Europe’s contribution to the development of cardiology as an effective medical specialty for the diagnosis and treatment of cardiovascular conditions has been
exceptional. But many challenges remain
Thomas F Lüscher
MD, FRCP, Cardiology
University Hospital Zurich
Cardiology is medicine and science of the heart, and so goes to the heart of the matter. Indeed, cardiovascular diseases
still remain the major cause of morbidity and mortality in Western countries. In addition, the load of cardiovascular diseases is steadily increasing in developing countries such as India and China and has also reached an impressive prevalence in the Middle East.
Cardiovascular diseases encompass a variety of clinical conditions, but the most common remain coronary artery disease and its complications, such as myocardial infarction, heart failure and sudden death. In addition, diseases of the
cerebrovascular circulation such as ischaemic haemorrhage and haemorrhagic stroke remain important. The vast majority of these conditions are caused by atherosclerotic changes of the major arteries supplying the heart, brain, kidney and legs.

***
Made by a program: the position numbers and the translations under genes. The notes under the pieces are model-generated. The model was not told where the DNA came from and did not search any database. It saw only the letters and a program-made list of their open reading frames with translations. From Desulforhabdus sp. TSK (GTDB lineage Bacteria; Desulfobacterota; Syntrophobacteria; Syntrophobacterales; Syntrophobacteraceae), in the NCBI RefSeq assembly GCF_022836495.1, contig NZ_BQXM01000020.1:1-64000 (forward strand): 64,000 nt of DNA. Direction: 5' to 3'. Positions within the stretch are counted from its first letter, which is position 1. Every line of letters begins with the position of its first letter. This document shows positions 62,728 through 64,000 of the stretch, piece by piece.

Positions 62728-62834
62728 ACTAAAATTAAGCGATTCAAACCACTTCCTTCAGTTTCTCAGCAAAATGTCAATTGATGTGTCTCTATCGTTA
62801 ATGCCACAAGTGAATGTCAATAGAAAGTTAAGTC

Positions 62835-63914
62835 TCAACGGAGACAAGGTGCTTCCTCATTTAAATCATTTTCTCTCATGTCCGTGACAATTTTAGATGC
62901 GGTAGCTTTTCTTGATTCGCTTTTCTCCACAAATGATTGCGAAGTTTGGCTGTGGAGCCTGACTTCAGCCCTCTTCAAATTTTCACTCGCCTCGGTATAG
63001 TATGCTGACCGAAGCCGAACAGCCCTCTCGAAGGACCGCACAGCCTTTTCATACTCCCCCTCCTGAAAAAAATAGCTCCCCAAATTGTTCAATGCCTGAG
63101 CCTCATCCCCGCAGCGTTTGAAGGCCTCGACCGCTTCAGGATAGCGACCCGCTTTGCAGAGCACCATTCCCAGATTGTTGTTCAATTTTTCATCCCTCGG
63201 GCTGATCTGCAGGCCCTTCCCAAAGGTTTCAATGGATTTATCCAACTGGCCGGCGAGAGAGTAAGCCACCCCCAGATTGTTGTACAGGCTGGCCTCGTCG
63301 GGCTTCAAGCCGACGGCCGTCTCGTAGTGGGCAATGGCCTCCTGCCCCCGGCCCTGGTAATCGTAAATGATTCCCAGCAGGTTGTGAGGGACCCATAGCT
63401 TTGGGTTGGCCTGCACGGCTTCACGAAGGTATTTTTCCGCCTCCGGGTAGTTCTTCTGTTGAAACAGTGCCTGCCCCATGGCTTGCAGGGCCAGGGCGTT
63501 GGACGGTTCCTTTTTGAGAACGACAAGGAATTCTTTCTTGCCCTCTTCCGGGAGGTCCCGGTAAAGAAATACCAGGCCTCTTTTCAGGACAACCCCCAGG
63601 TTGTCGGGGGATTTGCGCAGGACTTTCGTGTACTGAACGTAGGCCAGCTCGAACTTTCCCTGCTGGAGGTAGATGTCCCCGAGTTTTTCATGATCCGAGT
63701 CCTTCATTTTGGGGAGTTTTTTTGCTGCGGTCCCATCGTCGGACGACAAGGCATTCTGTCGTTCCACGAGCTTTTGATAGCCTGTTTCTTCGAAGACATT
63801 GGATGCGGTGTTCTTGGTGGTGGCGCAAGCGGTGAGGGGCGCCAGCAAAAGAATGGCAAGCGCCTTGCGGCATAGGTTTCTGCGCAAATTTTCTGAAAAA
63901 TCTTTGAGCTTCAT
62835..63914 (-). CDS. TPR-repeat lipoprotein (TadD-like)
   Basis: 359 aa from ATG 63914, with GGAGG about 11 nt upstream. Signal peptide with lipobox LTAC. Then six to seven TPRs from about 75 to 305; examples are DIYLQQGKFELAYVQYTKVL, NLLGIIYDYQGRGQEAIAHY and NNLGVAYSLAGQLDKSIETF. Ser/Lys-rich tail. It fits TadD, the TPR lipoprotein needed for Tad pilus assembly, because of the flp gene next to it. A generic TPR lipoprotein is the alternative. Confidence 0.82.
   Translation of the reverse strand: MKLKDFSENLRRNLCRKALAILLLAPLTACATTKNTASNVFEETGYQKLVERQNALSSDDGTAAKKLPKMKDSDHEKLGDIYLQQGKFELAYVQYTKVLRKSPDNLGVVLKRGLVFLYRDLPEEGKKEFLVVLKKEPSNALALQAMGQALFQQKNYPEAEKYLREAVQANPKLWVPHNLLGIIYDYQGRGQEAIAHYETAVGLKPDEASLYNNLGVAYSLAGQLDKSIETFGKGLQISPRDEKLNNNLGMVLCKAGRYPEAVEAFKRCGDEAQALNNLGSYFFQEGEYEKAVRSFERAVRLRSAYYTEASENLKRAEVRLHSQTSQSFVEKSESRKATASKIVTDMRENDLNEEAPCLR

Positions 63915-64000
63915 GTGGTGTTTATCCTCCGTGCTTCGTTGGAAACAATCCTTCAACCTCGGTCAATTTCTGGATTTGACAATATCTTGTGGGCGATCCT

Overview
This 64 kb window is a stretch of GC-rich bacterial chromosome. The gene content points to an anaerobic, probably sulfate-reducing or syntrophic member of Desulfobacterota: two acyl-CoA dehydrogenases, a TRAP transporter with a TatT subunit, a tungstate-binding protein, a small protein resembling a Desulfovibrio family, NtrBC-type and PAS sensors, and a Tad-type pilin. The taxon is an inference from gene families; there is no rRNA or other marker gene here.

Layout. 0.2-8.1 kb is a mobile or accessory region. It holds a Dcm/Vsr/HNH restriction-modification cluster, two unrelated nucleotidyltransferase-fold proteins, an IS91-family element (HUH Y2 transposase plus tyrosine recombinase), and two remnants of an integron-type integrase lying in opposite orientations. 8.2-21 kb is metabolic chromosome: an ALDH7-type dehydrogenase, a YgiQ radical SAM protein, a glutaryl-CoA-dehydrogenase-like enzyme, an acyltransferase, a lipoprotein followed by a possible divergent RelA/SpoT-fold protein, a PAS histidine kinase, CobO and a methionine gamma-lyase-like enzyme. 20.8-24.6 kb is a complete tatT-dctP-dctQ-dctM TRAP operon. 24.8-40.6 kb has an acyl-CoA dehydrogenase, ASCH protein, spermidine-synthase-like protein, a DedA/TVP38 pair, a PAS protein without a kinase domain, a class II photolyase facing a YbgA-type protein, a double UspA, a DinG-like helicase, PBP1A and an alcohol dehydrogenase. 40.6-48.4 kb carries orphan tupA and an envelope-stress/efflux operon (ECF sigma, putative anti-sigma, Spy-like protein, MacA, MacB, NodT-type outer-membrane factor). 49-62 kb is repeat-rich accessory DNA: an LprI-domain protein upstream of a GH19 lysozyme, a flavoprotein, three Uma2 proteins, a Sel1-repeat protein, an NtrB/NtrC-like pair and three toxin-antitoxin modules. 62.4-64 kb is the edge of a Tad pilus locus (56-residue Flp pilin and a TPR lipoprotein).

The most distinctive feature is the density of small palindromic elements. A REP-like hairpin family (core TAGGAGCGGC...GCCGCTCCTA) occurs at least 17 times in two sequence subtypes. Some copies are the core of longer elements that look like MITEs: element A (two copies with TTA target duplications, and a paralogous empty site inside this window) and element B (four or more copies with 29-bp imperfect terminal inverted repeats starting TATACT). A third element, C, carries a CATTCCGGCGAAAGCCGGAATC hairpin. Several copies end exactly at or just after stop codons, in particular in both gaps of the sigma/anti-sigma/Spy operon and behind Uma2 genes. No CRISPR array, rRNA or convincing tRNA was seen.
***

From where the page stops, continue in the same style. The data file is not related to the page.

Although, the causes of atherosclerosis are not fully understood, it is now clear that obesity, high blood pressure, high blood levels of cholesterol, smoking and diabetes are the major risk factors. Thanks to the enormous progress made in the management of patients with cardiovascular disease, their
morbidity and mortality have decreased over the last decades in Europe and the US.
Europe’s contribution to the development of cardiology as an effective medical specialty for the diagnosis and treatment of cardiovascular conditions is remarkable. Indeed, English clinicians of the 19th century were the first to describe coronary artery disease and the first remedies to alleviate its symptoms. John Withering described the effects of foxglove, currently used
as digitalis, in patients with dropsy in the 18th century, while Thomas Lauder Brompton was the first to recognise the beneficial effects of amyl nitrite in angina pectoris. William Eindhoven in Leyden then developed the electrocardiogram
and Werner Forssman was the first to perform a cardiac catheterisation on himself in 1923 in Berlin. The introduction of cardiac catheterisation was the prerequisite to performing surgery in patients with congenital malformations and later
coronary artery disease. In the late 1950s, Ake Senning was the first to implant a pacemaker in patients with third-degree AV-block, and in 1977 Andreas Grüntzig performed the first coronary angioplasty in a patient with a narrowing of the left-anterior descending coronary artery in Zurich. Besides interventions, novel diagnostic tools have contributed significantly to advances in the field. Two Swedish engineers developed echocardiography in the 1960s, a technique initially